The energy source of the network, the portable Jenny fuel cell already in use by various military organizations, weighs only 3.7 lbs. and measures 10 × 7 × 3 in. It provides 25 W continuous nominal power directly to electrical devices or for charging secondary batteries. Nominal voltage is 16.8 V and can be adapted to other voltages (output voltage is 10 to 30 Vdc).
At 25 W, fuel consumption is less than one milliliter per Wh. The network produces power automatically as needed, continuously, as long as there is fuel. The fuel cell itself remains maintenance-free throughout its entire life. The only maintenance required is occasional fuel-cartridge replacement.
Fuel for the Jenny fuel cell comes in convenient 0.6-lb cartridges, each containing nearly 10 oz of fuel. Ten liters of methanol weighing approximately 18 lbs provides 10 kWh of power, a lot of energy at very low weight. Fuel cartridges can be easily exchanged during operation (hot swap).
In operation the fuel cell is barely detectable due to its low surface temperature. It has been proven to operate reliably even in extreme temperatures in deserts or cold climates, as well as at high altitudes or fully submerged underwater.
The SFC Power Manager is the second central component of the network. It is an intelligent portable power-management device that assures continuous operation of any electrical equipment carried by special-operations soldiers, as well as for charging batteries. The Power Manager enables smart energy harvesting, including an option for assigning various priorities during charging/discharging of multiple batteries and powering several devices simultaneously. It automatically recognizes the voltage demands of the individual devices and adapts the output power accordingly. The SFC Power Manager also provides a constant indication of each battery's state of charge and other parameters (SMBus Level 3). The system readily hybridizes with conventional power sources, including vehicle power, solar, and fuel cells.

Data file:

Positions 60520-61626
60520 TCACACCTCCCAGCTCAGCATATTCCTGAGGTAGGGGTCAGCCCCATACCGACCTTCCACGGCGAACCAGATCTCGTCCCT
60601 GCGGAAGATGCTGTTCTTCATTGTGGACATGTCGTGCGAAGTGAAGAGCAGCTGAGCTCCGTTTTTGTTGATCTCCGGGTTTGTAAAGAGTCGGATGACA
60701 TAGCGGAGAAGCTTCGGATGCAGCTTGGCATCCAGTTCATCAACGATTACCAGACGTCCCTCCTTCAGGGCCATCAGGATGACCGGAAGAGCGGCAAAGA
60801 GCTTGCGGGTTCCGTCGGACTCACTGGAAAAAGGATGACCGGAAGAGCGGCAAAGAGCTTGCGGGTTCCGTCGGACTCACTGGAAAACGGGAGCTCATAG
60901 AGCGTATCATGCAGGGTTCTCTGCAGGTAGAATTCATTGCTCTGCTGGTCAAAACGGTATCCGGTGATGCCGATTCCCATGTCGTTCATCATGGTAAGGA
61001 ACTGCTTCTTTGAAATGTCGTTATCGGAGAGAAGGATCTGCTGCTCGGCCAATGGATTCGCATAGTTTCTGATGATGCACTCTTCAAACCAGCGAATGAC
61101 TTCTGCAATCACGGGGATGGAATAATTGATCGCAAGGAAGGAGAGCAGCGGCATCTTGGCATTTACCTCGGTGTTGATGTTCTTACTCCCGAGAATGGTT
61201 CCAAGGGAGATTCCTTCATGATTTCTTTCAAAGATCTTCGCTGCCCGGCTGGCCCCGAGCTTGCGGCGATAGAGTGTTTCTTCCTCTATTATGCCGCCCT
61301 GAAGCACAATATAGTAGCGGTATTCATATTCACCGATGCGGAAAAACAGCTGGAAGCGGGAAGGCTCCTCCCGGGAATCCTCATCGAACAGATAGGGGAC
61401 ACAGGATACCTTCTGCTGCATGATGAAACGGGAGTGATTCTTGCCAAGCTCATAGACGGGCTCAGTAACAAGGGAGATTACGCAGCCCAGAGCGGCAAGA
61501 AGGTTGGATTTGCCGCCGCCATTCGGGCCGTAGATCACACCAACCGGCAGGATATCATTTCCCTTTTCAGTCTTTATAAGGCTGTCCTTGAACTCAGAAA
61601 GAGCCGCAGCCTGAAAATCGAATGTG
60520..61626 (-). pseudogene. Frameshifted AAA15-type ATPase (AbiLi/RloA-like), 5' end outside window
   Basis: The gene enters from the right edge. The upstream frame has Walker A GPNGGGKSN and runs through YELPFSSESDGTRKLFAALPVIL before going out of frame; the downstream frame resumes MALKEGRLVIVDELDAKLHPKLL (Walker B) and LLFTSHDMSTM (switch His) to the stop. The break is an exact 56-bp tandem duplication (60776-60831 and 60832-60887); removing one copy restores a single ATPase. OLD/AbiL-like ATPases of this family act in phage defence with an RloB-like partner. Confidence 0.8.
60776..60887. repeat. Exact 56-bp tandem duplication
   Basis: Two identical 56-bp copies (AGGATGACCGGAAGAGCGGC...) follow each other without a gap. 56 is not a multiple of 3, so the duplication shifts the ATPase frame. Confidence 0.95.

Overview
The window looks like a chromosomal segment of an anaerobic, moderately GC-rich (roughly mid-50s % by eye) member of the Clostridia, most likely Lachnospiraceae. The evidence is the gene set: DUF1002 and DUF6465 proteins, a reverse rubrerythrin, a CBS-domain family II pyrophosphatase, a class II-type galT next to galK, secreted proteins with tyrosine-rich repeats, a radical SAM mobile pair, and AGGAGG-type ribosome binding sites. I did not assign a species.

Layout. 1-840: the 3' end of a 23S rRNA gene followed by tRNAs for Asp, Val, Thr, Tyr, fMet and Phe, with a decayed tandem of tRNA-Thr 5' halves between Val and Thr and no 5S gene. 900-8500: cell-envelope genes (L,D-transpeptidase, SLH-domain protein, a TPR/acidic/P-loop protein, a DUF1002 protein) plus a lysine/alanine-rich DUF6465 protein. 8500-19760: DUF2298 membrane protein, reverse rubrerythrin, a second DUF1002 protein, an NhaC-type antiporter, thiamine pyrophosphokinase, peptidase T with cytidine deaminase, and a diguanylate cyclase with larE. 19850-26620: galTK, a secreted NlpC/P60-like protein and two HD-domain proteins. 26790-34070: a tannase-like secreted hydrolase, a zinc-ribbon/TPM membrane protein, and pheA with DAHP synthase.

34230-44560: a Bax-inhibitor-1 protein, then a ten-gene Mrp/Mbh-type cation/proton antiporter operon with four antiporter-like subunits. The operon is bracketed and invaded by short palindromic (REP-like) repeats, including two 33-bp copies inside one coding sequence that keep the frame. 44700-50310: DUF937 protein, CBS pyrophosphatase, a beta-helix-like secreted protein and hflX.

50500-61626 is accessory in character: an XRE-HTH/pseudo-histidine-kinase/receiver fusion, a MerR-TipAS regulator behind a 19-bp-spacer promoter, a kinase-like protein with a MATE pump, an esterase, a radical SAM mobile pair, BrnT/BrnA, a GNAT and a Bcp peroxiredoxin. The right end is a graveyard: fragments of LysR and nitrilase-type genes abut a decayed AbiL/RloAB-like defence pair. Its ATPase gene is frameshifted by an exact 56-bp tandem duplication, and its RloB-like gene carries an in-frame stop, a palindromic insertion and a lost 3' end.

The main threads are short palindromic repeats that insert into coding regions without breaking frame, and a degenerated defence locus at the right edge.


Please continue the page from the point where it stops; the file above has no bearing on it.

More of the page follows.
Developed for defense organizations in North America and Europe, the fuel-cell/battery hybrid system is a flexible and intelligent solution that provides continuous operation of any electrical equipment. The combination of the fuel cell and the power-management system enables versatility. For example it can hybridize a solar-energy system and provide lightweight and reliable energy for soldiers in the field.